Blurred Lines Page 23

That’s what happens when someone is best friend, carpool buddy, and roommate. You start to know them as well as you know yourself. Better, actually.

“You going out tonight?” she asks.

I shrug. “Haven’t decided. Why, you want to come?”

I’m silently hoping she’ll say no. Not because I don’t want to hang out with her, but because we’ve been “going out” more often than not lately, and while I’ve had a good time—mostly—I wouldn’t mind a quiet evening. Chilling with Parks on the couch with bad TV or a stupid movie sounds way better than getting dressed up and talking to strangers.

Still, one of the things about having a female best friend is that when she asks you to be a wingman, you’ve got to do it the way you would for a guy friend.

But there’s also an extra obligation of protection. She’d kill me if she knew it, but my reasons for tagging along aren’t so much about helping her get laid as they are making sure she doesn’t end up with some asshole.

So, no, I don’t want to go out tonight. But if she’s going, I’m going.

“Nah, I think I’m staying in,” she says. “I’m too full to even think about putting on anything other than pants with an elastic waist.”

“Second helping of lasagna catching up with you?” I ask, relaxing a little now that she’s not being all quiet and weird.

“Says the guy who had three.”

I pat my stomach. “I would never offend your mother by eating anything less than an obscene amount.”

Parker’s mom is a decent cook, but it’s not really about the quality of food so much as the homemade factor. I don’t miss much about home, but I do miss home-cooked meals. Of course, family dinners at my house weren’t quite as pleasant as they are at the Blantons’.

I could never decide which was worse, the lectures that ensued whenever I sat down to eat at my mother’s house, or the awkward silences as my dad tried to figure out how to talk to us when we were kids.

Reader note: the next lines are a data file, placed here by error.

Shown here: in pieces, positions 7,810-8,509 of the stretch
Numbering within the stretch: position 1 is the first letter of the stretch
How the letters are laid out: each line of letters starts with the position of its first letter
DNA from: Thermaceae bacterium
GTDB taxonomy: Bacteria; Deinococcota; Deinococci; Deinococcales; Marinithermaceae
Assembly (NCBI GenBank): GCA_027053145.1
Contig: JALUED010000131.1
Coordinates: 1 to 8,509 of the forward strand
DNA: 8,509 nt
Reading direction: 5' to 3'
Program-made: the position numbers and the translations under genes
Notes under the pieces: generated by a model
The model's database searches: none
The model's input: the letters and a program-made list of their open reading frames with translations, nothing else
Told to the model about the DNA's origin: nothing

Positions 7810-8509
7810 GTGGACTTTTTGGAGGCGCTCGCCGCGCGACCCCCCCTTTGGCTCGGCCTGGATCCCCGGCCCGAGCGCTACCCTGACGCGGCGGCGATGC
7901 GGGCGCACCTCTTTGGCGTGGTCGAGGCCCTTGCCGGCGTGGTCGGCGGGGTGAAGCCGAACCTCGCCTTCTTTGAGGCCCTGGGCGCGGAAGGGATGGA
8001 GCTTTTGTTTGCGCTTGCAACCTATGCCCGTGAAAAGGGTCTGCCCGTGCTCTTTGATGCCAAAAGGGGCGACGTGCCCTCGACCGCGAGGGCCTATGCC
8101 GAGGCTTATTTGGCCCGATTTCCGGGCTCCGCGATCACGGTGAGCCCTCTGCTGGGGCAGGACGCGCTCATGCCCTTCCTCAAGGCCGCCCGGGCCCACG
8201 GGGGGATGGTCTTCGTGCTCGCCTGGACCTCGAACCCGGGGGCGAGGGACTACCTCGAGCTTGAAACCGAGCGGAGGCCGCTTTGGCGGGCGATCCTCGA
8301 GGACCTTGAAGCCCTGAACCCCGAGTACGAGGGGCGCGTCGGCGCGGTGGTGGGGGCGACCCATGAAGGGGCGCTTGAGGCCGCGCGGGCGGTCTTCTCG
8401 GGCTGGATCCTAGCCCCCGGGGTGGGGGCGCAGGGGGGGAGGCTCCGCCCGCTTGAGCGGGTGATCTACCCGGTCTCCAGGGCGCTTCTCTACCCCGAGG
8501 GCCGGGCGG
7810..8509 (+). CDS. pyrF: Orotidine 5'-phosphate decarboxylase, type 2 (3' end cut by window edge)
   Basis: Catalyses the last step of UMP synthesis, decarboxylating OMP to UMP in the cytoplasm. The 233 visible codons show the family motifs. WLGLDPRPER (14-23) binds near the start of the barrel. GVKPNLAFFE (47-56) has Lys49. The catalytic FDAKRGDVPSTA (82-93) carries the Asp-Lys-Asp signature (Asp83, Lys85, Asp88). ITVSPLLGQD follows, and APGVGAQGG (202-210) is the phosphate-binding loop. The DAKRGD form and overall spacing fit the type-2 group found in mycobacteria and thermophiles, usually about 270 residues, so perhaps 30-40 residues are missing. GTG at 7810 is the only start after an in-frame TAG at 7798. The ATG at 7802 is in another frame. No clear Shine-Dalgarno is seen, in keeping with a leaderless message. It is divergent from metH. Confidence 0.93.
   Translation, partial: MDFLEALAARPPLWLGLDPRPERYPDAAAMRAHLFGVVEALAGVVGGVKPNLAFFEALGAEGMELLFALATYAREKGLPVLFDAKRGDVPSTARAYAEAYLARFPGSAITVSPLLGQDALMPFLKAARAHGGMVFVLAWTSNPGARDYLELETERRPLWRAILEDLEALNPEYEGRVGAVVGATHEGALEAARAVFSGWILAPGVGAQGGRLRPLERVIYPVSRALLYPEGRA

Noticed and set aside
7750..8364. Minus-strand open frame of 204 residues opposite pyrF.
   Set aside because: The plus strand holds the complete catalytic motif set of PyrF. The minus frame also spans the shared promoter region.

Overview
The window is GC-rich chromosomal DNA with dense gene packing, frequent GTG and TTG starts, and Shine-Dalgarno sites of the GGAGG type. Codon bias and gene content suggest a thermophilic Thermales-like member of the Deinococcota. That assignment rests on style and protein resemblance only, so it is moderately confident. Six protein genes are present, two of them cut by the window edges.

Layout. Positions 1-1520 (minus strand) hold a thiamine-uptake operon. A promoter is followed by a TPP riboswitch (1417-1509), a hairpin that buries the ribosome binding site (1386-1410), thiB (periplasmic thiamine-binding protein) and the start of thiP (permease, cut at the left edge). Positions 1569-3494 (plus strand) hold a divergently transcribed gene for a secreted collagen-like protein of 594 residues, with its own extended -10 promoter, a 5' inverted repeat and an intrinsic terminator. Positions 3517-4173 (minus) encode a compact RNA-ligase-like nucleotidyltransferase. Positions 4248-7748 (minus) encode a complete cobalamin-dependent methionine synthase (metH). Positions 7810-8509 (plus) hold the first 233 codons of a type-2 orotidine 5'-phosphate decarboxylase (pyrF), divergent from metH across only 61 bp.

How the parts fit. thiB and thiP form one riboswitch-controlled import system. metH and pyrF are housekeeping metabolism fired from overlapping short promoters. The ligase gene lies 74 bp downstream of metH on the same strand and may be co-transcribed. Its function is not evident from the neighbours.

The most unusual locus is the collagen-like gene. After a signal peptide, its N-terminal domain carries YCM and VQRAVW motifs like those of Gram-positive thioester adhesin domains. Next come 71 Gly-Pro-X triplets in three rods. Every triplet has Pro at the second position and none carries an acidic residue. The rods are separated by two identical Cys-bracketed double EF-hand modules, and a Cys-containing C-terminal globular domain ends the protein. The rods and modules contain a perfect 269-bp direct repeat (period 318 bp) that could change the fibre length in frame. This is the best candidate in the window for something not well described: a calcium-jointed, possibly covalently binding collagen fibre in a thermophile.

Parker’s fallen quiet again, and this time I let her stew.

Back at home, we both head into the kitchen, her to put leftovers in the fridge, me to get a glass of water.

I assume based on her quiet mood that she’s going to retreat to her bedroom, but instead she sits at our small kitchen table, tapping her fingernails and staring at a random spot on the wall.

I roll my eyes, pour her a glass of water and sit across from her. “Spill.”

Her eyes flick to mine and her lips purse, and I can tell she’s debating whether or not to follow my instructions.

“Fine.” I hold up my hands. “I’ve done my best-friend duty. I’m not going to beg you to talk. Call Lori or Casey if you want to be coaxed into it.”

I’m a good friend. But I have limits.

She grabs my wrist as I pass. “I want to talk to you about something.”

“Oh my God,” I mutter, fully annoyed with this girly fit. “Like I haven’t been trying to get you to talk for the past twenty minutes.”

She licks her lips and looks away as her fingers release my wrist.

I cross my arms and stare her down. She has about six seconds to spit out whatever has her all knotted up—

“Do you ever talk to the girls you sleep with?” Parker blurts out.

I lift an eyebrow. “You mean, do I remove their gag and allow them to speak? Only when they please me.”

Her foot sneaks out and nearly connects with my shin, but I dodge. “You know what I mean,” she says. “After you’re done saying whatever you need to to get in their pants, but before you begin your usual Get them out of here routine, do you talk to them?”

“Sure,” I say, completely unclear on where the heck she’s going with this.

“No, I mean do you really? Do you enjoy them?”

“I enjoy their—”

Parker holds up a hand. “No, I mean them as people. Do you like them?”

I scratch my cheek. “Why do I get the feeling I’m walking into a conversation in which I’ll inevitably look like an asshole?”

“So you don’t like them,” she concludes.

“Jeez, I don’t know, Parks. I don’t dislike them; otherwise, I wouldn’t bring them home or go back to their place or whatever. But it’s not like I—”

I scratch my cheek again, not really sure what she wants me to say. I’m a bit of a womanizer. I get that. But I never give anyone the wrong impression. I never imply that I’m interested in anything other than the one night.

I’ve never really felt bad about my relationship habits (although relationship feels like a strong word), but the way Parker is positioning these questions makes me feel like she’s setting me up for something.

“Are you having second thoughts about this whole casual sex thing?” I ask.


Thank God.

Still, I’m surprised. Not so much that she’s changed her mind—she’s really not a one-night-stand kind of girl—but that she’s changing her mind before she’s even tried it.

Because as far as I know, despite our nearly nightly outings to various bars, she hasn’t hooked up with anyone since she and Lance split a couple weeks ago.

“I’ve been going about it all wrong,” she says.

“Well, yeah,” I say, folding my arms and leaning back against the counter. “But only because you seem to have a knack for finding the biggest douchebag in every bar we go into.”

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